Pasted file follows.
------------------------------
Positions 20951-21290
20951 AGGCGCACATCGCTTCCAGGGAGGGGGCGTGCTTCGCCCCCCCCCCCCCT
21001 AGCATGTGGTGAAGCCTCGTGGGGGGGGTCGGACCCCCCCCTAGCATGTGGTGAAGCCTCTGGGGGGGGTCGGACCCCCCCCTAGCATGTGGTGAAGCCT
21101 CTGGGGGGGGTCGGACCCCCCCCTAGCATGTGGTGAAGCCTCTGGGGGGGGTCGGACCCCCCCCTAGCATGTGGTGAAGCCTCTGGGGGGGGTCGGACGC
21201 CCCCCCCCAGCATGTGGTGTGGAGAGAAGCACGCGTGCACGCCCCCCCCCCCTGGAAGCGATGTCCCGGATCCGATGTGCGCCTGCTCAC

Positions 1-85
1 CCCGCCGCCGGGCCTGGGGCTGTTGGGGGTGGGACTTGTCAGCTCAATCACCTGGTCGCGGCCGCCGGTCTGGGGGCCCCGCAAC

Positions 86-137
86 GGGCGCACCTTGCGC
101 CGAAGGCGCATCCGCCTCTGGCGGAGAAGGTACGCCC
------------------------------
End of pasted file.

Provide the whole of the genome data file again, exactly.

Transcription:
Positions 20951-21290
20951 AGGCGCACATCGCTTCCAGGGAGGGGGCGTGCTTCGCCCCCCCCCCCCCT
21001 AGCATGTGGTGAAGCCTCGTGGGGGGGGTCGGACCCCCCCCTAGCATGTGGTGAAGCCTCTGGGGGGGGTCGGACCCCCCCCTAGCATGTGGTGAAGCCT
21101 CTGGGGGGGGTCGGACCCCCCCCTAGCATGTGGTGAAGCCTCTGGGGGGGGTCGGACCCCCCCCTAGCATGTGGTGAAGCCTCTGGGGGGGGTCGGACGC
21201 CCCCCCCCAGCATGTGGTGTGGAGAGAAGCACGCGTGCACGCCCCCCCCCCCTGGAAGCGATGTCCCGGATCCGATGTGCGCCTGCTCAC

Positions 1-85
1 CCCGCCGCCGGGCCTGGGGCTGTTGGGGGTGGGACTTGTCAGCTCAATCACCTGGTCGCGGCCGCCGGTCTGGGGGCCCCGCAAC

Positions 86-137
86 GGGCGCACCTTGCGC
101 CGAAGGCGCATCCGCCTCTGGCGGAGAAGGTACGCCC